Welcome to the blog! You are now here: some aspiring fantasy guy’s bio! If you were looking for the bathroom, take a right at the shambling mound bobble-head dispenser and proceed past the basilisk den (avoid direct eye contact—you have been warned).

Continue reading »

Nothing grandiose where I’m concerned, folks. I’m your average undiscovered Shakespeare who needs a decade plus to finish his debut novel. My first loves in fantastic reading were DC Comics and Asterix, which my parents dug out from bargain bins (I’m still half convinced some dying alien will bequeath me a power ring SOMEDAY and am just amusing myself until then).

Then our cousin introduced my brother and I to a red box set of nerd crack called Basic Dungeons & Dragons. Huzzah! I found my destiny in the Caves of Chaos and the Palace of the Silver Princess. My brother was the best DM ever and led me through 1001 nights of adventure with a vast cast of characters culled from our sordid imaginations. He also introduced me to the Hobbit, the Lord of the Rings, the Rift War Saga, etc… Practically crafted my geek membership badge for me. Thanks, bro!

Still here? I admire a person with strong bowel control and a lead stomach! Okay, so, once I’d fooled everyone into thinking I had grown up, I moved to sunny Ottawa, capital of Canada (I think that’s on the northern border of Gondor, isn’t it?), and tried to do something good and practical with my life, i.e., studying Journalism, until I realized how much I HATED being told what to write about. Shouted from a high mountain peak: gaaaaaaaaaaaaaaah! Ditched that. Moved over into studying English Literature. Much happier! Four years of DWEM later, I emerged with a master’s degree and no idea what the frig I was going to do to make money. Oh, by the by, I was Editor-in-Chief on the Carleton Arts Review for a short time, so if you submitted a poem or short story between 1999 and 2000 that got shafted, now you know where to target your righteous ire.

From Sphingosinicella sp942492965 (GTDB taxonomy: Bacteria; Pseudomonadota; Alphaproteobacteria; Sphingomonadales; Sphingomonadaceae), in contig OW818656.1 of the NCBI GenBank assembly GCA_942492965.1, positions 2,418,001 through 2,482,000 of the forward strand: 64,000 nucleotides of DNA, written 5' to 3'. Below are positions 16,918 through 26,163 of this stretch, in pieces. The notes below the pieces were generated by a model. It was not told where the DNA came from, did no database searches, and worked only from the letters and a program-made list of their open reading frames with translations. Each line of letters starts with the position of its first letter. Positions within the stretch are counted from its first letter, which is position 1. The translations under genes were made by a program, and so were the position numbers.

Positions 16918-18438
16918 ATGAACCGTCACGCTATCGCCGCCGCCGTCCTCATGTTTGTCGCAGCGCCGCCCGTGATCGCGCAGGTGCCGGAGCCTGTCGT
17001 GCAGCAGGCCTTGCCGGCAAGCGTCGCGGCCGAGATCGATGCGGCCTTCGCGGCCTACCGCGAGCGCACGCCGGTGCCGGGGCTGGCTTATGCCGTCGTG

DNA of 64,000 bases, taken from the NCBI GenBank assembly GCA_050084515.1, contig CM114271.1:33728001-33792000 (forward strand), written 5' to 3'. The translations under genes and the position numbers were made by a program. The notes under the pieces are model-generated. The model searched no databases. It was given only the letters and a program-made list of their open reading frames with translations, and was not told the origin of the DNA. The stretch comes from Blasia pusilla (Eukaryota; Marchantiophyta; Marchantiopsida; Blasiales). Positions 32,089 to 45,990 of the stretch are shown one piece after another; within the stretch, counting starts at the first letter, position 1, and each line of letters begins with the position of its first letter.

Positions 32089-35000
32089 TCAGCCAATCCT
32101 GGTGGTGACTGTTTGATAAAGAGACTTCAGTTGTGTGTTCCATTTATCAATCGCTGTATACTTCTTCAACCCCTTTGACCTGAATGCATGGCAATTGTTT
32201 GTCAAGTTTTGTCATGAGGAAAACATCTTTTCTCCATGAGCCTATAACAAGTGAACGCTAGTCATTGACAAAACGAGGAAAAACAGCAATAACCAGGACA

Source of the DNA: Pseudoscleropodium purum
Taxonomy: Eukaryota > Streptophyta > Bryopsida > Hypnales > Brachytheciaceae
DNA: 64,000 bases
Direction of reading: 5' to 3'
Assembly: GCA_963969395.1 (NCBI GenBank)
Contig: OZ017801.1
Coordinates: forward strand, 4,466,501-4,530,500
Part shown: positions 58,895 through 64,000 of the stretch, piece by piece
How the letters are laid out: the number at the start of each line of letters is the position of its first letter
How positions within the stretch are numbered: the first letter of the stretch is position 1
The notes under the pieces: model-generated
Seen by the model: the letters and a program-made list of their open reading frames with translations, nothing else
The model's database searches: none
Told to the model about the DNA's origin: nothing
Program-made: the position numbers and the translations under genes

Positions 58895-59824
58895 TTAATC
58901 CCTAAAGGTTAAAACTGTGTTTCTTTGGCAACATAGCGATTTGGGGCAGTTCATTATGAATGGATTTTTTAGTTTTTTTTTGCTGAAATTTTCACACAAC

Not too much more to say. I thought I was going to be the youngest fantasy writer on the New York Times Bestseller List by 17 and do a victory lap on the late night talk shows but, you know, that kind of didn’t materialize in this lifetime. Hasn’t diminished my naïve optimism, though! Karma is a bitch and I’ve paid for my stepping on other literary dreams in my share of rejections. I did manage to hoodwink one bunch of editors in Salt Lake City into publishing my only short story called “Neighbor” in Shimmer Magazine #2, Winter 2006 (in the category of, Holy crap, has it really been almost eight years since my last brush with immortality? Gaaaaaaaaaaaaaaaah!). I once had a smattering of sick poems published in a little chapbook series called Yield (try finding that one in a bargain bin! Double dare you!). Umm, that’s my resume of publishing credits! Moving along…

So what am I working on, now? Glad I put those words in your mouth! Contrary to what a goof I seem, I’m working on a really, really dark and grim (and moving!) novel set in a theocratic society that follows the lives of some very hard luck characters as they are dogged by demons and spirits! Yes, it is a bit of a non sequitur from what you’re reading, I get that, but, hey, do I got range or what? Those poor saps I torment might even crack a smile between blood and tragedy, you never know. This is the manuscript I mentioned earlier that has, shall we say, languished in the dungeons of my perfectionism but the nice folks at Leasspell are helping me with my OCD in that regard and it should see the light of day by at least 2020! There’s that patented MacDonald optimism!

Anyway, show’s over! Don’t forget the complimentary Kool-Aid on the way out and donations are always accepted (that’s a joke, people). See you in the blog (and watch out for that lizard, it’s looking your way)!